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Saltopus, a dinosauriform from the Upper Triassic of Scotland

Published online by Cambridge University Press:  17 May 2011

Michael J. Benton
Affiliation:
School of Earth Sciences, University of Bristol, Bristol, BS8 1RJ, UK
Alick D. Walker
Affiliation:
School of Earth Sciences, University of Bristol, Bristol, BS8 1RJ, UK

Abstract

Saltopus elginensis, reported in 1910 from the yellow sandstones of the Lossiemouth Sandstone Formation (Late Triassic) of Morayshire, NE Scotland, has long been controversial. It was described first as a theropod dinosaur, but others disagreed. Reanalysis of the type, and only, specimen using casts from the natural rock moulds, as well as X-rays and CT scans, has revealed new anatomical data not available to previous researchers. Saltopus was a small, 800–1000 mm-long biped, whose tail made up more than half its length. It is an avemetatarsalian because it has elongated and tightly bunched metatarsals, the tibia is longer than the femur, the calcaneal tuber is rudimentary or absent, and metatarsal II is equal to or longer than metatarsal IV; a unique assemblage of characters diagnosing this clade. Saltopus is a dinosauromorph on the basis of the reduced fingers IV and V, the saddle-shaped dorsal margin of the iliac blade, and the articulation of sacral rib 1 close to the front of the iliac blade. Saltopus is a dinosauriform on the basis of the trochanteric shelf and lesser trochanter on the proximal end of the femur, the waisted sacral ribs, and perhaps the rod-like and straight pubis. However, it lacks all apomorphies of Dinosauria, retaining for example the primitive condition of two sacral vertebrae. Cladistic analyses place Saltopus within Dinosauromorpha and Dinosauriformes, and between the basal dinosauriform Pseudolagosuchus and the derived clade consisting of Silesauridae and Dinosauria, so making it one of a radiation of small pre-dinosaurian bipedal archosaurs in the Triassic found so far in North and South America and in Europe.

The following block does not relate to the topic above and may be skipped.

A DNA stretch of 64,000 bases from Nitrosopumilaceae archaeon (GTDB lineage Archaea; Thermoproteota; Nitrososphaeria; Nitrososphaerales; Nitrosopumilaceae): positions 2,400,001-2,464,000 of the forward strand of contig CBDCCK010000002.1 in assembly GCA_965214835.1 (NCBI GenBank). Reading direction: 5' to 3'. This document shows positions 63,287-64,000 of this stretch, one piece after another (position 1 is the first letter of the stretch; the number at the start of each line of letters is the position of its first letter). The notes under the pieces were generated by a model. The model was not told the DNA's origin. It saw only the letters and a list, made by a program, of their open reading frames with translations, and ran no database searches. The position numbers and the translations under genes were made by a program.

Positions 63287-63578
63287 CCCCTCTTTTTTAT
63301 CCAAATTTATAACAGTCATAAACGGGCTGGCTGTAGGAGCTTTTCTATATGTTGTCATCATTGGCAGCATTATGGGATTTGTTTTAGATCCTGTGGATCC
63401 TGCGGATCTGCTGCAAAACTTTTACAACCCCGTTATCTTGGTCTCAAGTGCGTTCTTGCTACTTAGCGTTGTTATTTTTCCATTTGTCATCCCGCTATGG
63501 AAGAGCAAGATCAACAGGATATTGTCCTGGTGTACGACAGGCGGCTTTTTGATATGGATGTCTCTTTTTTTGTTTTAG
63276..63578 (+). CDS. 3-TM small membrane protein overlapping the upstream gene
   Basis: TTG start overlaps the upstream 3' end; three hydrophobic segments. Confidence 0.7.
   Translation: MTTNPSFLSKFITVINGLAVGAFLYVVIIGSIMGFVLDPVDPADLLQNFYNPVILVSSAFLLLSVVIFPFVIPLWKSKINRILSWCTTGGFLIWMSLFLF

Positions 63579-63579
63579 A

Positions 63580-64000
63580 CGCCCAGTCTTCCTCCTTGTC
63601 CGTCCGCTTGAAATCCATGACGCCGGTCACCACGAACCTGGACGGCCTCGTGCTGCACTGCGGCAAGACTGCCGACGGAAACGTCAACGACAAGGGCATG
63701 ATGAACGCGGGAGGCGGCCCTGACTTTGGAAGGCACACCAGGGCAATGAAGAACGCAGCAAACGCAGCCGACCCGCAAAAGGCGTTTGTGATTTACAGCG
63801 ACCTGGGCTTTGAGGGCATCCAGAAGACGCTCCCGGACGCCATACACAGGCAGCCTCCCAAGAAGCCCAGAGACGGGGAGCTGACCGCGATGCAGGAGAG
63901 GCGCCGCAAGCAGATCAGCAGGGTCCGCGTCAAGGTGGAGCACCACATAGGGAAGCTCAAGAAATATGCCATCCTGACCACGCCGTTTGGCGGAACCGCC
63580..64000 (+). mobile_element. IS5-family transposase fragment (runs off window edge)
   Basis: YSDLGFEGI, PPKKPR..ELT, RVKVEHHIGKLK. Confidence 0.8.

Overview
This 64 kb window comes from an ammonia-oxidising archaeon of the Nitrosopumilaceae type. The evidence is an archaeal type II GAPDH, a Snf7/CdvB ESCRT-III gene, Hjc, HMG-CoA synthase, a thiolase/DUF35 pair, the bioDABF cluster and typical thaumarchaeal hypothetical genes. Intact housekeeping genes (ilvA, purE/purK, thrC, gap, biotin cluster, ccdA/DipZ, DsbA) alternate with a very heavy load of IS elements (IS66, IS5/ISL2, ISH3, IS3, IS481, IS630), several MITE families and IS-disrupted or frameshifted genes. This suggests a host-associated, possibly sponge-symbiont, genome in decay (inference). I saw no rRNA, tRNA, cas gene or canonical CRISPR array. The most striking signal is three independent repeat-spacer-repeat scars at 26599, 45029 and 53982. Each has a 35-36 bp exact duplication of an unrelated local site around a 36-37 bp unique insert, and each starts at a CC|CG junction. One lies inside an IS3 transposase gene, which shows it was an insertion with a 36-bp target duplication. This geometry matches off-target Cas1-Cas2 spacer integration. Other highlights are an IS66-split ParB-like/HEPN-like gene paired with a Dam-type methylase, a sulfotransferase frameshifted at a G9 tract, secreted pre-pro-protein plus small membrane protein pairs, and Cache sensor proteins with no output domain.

Type
Research Article
Copyright
Copyright © Royal Society of Edinburgh 2011

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